I quit the tire job after two weeks. A few days earlier I stood in the weak dawn light of my ex-wife's apartment, staring at my uniform, gunmetal gray. Nametag. I shook her shoulder and asked if she'd think less of me if I quit. She shook her head and fell back to sleep. My dog watched me but didn't lift her head. I went to work. Kept this in my head: you have two days off. Get through the day.
No lunch breaks. 110 degrees. Customers roll in. Flat tires, alignments, rotations. New tires. I hated BMWs the worst, they had screws instead of lug nuts, forcing you to balance the tire, cradled just so between the knees, and screw it in, find the hole. Most were relatively simple. Thank god for Hondas.
Jeans will chafe your ass and hurt your balls. First few days I wore some jeans to work. THAT was dumb. I took some pants from the rack upstairs, unworn uniforms belonging to employees who went the way I did, that is, out.
I worked with good people. Most hadn't finished high school and had kids. Didn't make it hurt any less when the salespeople, bonuses in mind, poked their head from their air conditioned office, yelling at them to hurry the fuck up. But it made it easier for them not to do what I did.
Hard work has value. I will never not tip a mover, for example. I will understand the wait at a tire place. But that is as far as it goes, once the lesson is learned, there is no reason to kill yourself at a place like that. I don't presume to know where you folks work, or how important that is to you. All I am saying is this: if you work at a place like that, for god's sake quit.
We have a very short time on this earth, and it makes not one lick of sense to spend more time than necessary doing things you loathe. This advice, again, coming from a single guy with no children.
I write stories. It's almost the only thing I'm good at, besides shuffleboard. I consider myself a "bizarro writer", and that entails a few things, the most important of which is that I have a slightly skewed view on reality. This is what separates bizarro from experimental literature: the latter twists language and structure in such a way to convey innovation. They take a form, writing, and manipulate it to create something new, which inherently pays homage and calls attention to the original form. Bizarro ignores this entirely, normally utilizing simple sentences, English at its most basic, to casually convey complete absurdity. In doing so it makes no distinction between the original language and the hodge podge, cut and paste shenanigans of experimental: the weird and the "real" are one and the same, and should be treated as such.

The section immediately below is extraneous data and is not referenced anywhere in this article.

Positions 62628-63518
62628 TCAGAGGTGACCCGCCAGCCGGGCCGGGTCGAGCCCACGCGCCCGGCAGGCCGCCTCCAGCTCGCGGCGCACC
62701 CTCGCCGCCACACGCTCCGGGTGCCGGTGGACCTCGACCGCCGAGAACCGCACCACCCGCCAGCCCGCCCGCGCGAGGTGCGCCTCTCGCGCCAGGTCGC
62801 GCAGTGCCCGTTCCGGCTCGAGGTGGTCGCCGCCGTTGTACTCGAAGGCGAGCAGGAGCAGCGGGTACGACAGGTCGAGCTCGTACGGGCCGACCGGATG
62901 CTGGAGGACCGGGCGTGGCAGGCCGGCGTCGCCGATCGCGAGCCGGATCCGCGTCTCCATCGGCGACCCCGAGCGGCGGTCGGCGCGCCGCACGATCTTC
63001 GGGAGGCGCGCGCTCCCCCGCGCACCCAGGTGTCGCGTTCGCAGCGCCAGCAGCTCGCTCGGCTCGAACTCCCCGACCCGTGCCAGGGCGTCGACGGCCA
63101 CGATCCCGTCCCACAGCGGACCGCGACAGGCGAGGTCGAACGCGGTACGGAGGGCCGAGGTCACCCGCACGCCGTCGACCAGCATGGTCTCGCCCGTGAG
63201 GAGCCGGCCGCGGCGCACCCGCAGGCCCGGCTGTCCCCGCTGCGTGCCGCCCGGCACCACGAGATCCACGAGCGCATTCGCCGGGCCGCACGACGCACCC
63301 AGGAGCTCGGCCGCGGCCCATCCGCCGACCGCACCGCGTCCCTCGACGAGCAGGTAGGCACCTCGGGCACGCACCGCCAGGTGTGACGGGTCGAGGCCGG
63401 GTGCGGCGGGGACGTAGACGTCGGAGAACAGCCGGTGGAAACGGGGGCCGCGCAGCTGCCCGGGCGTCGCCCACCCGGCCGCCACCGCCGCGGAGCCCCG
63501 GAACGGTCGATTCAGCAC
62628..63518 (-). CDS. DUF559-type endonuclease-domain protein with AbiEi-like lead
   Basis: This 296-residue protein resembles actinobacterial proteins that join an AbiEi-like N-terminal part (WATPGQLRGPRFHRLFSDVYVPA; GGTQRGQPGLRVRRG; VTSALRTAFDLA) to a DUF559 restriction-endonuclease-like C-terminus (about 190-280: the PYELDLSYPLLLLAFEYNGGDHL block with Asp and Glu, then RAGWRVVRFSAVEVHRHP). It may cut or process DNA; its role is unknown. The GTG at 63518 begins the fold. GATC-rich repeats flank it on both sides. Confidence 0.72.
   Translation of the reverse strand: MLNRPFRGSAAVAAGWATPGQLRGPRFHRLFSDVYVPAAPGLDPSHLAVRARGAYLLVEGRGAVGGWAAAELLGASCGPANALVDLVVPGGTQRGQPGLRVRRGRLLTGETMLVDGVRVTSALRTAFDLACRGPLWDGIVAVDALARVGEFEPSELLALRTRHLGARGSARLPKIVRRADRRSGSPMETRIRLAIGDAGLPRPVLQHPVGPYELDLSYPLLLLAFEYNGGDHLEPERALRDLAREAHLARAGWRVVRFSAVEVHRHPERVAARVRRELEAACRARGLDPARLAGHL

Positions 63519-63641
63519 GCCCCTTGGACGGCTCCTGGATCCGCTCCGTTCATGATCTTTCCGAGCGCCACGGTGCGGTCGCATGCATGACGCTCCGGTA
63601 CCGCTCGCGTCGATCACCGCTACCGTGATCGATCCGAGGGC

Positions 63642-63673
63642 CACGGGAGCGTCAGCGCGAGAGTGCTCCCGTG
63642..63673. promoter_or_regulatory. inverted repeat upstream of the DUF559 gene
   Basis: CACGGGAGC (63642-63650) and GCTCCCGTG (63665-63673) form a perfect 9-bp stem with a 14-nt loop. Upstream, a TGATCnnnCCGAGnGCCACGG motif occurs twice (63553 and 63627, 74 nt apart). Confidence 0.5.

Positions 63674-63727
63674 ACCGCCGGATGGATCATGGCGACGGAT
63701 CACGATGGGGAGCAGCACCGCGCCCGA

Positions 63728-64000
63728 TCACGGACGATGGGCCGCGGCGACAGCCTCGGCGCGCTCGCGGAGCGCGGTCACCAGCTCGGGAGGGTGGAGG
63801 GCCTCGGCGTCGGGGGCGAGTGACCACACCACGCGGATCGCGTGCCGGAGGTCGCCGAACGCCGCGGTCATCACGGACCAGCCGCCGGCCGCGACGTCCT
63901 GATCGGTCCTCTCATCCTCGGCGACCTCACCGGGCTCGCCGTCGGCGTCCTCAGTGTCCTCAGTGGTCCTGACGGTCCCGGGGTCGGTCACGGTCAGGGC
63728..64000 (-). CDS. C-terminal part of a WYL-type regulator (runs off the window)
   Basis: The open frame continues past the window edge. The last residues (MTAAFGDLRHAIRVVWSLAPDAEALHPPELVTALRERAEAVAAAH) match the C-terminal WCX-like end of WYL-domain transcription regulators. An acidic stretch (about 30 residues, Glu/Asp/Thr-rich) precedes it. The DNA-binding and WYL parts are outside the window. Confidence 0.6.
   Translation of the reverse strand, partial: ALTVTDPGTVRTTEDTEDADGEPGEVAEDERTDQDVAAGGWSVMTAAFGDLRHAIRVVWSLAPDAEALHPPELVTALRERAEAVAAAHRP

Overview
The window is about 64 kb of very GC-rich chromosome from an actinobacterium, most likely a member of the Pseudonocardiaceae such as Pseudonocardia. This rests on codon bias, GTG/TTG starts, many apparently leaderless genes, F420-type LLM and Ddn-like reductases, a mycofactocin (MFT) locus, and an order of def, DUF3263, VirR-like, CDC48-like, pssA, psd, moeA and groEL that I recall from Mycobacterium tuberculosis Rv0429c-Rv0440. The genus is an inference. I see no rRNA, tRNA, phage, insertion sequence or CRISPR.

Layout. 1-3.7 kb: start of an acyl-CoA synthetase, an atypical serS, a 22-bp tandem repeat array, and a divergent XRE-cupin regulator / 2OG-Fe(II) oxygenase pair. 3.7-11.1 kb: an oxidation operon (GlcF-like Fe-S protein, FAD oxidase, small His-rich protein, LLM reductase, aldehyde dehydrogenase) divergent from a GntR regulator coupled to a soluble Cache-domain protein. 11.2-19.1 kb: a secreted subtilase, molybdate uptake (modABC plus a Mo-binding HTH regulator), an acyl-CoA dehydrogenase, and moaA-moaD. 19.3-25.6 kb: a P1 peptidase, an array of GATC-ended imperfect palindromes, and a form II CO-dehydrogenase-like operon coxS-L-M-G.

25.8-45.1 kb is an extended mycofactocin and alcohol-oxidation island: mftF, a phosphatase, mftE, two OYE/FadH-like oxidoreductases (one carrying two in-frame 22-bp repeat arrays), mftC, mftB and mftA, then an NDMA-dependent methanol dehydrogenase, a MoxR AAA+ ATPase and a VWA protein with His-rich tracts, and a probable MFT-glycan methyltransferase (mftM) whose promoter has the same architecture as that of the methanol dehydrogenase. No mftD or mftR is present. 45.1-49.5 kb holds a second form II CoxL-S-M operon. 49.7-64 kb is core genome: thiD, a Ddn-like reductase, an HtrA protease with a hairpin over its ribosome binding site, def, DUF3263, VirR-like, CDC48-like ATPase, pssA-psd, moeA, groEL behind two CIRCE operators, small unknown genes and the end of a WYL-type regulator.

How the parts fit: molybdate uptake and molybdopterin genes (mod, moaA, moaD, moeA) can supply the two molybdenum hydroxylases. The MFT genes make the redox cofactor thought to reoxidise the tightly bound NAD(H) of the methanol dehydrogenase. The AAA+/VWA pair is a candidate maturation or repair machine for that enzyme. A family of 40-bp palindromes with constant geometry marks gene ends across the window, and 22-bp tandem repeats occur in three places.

That's my disclaimer: I will be the first to admit that I might not have a firm grasp on things like "responsibility" or "adulthood". When I did quit, on the day I thought I had off, the ex shook her head and I was kicked out a few days later, back to making frantic calls, desperate not to sleep in my car. The man's reality really exists, and it has real consequences.
If you have children, or a wife, or aspirations to financial stability, stick with the jobs and be responsible. I really have no idea how to make your life better. If you're single, childless, and know what it is that you have to do, then please do it. Quit being so scared. Lose your apartment, who cares? You wrote a book! Or built a car or photographed a sweet moose. Quit wasting your time for no good reason. That's what the internet is for.